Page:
Kids Need Spring Break, Too!

For most of us the term Spring Break stirs up images of college-age young adults frolicking in the sunshine, hitting the beaches and kicking back to recharge their batteries.

Rest and relaxation (R & R) is vital to these students as they reach the mid-way point in a long, and often grueling, semester. Most often they return to their classes energized and with a renewed sense of purpose.

During my years as an elementary school secretary, I discovered a truth- little kids need Spring Break, too!

By the time March and April roll around the enthusiasm with which the new school year started has begun to dull. Those shiny new school supplies have become dog-eared and a bit lackluster.

The busy-ness of school becomes routine and often turns humdrum and uninspiring. From experience, I know that kids are engaged in activities from the moment they arrive at school in the morning until they leave at dismissal time.

Whether it’s playground activity or classroom activity they are little beings in motion.

The combination of physical energy and mental energy being poured out during the day can lead a child to be tired, cranky, unenthused and non-productive- especially after several months of the same predictable routine.

Thus, enter the need for R & R. Spring Break can be the needed interval for your child to rejuvenate and re-energize for the march to the final bell of the school year.

But what if your child’s school doesn’t have Spring Break built in to the school calendar? Or what if it does, but your work schedule won’t allow you to break away at the same time? Or perhaps your family simply can’t afford to take off and get away from it all.

Never fear! Here are a couple of Miss Cathie’s suggestions for building that much needed R & R into your family’s schedule.

Have a Camp Out

The whole point of this activity is to break the routine and forget those pesky rules about bedtime. If the weather permits, have a camp out in the backyard. In the yard you can either set up a tent or plan to sleep under the stars. And if the weather isn’t cooperating, your family can camp out in the front room!

Either way, be sure to have these items near at hand:

  • Warm sleeping bags and pillows
  • Blow-up air mattresses or foam pads
  • Ingredients for making s’mores because snacks are essential!
  • A sealed tub packed chock-full of munchies-I repeat, snacks are essential!
  • Water bottles, juice, lemonade or even hot cocoa with marshmallows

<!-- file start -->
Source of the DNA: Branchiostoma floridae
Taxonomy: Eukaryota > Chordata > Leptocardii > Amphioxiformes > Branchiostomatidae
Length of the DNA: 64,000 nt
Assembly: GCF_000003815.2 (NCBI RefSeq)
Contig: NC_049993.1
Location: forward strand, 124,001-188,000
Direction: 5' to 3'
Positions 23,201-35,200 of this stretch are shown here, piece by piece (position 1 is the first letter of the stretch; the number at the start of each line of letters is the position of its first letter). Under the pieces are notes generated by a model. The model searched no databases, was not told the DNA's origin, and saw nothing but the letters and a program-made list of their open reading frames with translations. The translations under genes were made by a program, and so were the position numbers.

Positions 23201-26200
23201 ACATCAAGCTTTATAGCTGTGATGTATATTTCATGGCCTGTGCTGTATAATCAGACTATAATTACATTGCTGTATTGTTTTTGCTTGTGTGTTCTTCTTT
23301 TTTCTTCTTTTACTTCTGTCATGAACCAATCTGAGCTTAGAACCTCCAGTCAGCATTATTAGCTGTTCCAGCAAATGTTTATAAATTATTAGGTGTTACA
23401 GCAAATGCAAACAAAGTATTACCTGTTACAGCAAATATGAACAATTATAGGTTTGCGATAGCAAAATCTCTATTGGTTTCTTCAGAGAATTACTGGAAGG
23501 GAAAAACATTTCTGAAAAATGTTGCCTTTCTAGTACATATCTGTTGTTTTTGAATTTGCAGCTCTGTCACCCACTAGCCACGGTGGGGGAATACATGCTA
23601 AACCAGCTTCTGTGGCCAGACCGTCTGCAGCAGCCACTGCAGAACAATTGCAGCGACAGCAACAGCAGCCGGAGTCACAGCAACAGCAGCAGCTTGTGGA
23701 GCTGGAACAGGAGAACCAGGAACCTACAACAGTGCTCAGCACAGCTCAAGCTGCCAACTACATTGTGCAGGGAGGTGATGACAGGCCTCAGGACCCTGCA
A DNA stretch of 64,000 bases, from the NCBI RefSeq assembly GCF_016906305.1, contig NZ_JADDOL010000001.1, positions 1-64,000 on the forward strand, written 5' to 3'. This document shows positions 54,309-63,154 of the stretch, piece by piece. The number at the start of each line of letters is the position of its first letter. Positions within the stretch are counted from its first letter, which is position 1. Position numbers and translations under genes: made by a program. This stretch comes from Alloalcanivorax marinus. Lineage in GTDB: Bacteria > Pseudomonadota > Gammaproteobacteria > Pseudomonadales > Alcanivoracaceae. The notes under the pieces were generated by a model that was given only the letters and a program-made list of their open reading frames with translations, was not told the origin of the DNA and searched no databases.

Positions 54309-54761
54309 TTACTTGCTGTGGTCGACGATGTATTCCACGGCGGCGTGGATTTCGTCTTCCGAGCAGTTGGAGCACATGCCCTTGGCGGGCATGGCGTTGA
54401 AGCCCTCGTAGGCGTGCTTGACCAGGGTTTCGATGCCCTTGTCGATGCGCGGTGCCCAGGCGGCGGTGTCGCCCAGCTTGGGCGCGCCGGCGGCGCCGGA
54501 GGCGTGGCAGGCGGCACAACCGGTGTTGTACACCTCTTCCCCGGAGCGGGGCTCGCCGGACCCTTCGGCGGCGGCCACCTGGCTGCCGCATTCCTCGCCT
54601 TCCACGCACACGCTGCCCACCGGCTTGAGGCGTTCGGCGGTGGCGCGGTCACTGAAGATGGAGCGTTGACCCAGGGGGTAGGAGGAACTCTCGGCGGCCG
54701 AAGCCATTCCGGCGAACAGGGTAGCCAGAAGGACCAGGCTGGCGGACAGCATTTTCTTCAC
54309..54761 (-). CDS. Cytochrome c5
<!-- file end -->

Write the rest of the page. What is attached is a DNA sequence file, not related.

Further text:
• A flashlight or two
  • Playing cards
  • Camera to record the fun
  • A treasure-trove of stories to tell around the campfire (real or artificial)
  • A list of camp songs to sing
  • Camp chairs or something to sit on
  • Insect repellent if you are outdoors

Hopefully, this list will get you started on a fun-filled camping stay-cation.  Bottom line- have fun and spend time laughing with your kids. You can’t get any more relaxed than that!

Visit a Public Library or Local Museum

Take a look around your town. Chances are there are numerous opportunities to visit public places with your child for little or no cost.

Try a local Children’s Museum or the children’s section of your public library. Activities usually abound in these places and before you know it you’ve spent some good quality time with your child, having fun and learning new things.

Check the listings in your local newspaper or on your Chamber of Commerce site for other activities that are suited to your child.  This can be a week when you both expand your horizons and have fun doing it.

Craft your way through the week

Most kids love the creativity involved with making crafts. Not to mention the messy fun that goes along with it. Having a week or so to complete a project makes crafting a good choice for a Spring Break activity.

If possible, find an out-of-the-way place to set up your crafting center. That way you can leave things out for the next day. Just cap the markers, cover the paint and close the glue. Tomorrow things are all set for the next project.

Be sure to keep crafting time to a manageable length of time to avoid burn out. And don’t forget to make sure the kids know they are embarking on a crafting adventure. Turn up the music and bring on the fun!

Click here to find some awesome Spring Break crafting ideas from Jessica’s Coupons.

Set Aside Time for Quiet Play

When’s the last time your child had a nice block of time to just play? During the school year things can become quite hectic and each block of time becomes scheduled. This is the week to weave quiet time into each day.

Allow your child to experience free time- time to lay on the grass and look at the clouds, time to look through the book shelf and read old favorites, time to build a castle out of blocks or time to watch an ant cross the patio.

Quiet play can recharge a child’s batteries in an amazing way. Don’t allow any day this week to slip by without giving your child the gift of unstructured playtime.

And there you have it- a few suggestions that can make experiencing Spring Break at home a worthwhile experience. You’ll notice that each of these activities can be squeezed into evenings and weekends if your job responsibilities keep you at work or your child’s school doesn’t have Spring Break.

So make the most of whatever time you have and spend it making Spring Break memories with your child. You’ll both feel more refreshed and ready to tackle the rest of the school year.

Happy Spring Break!



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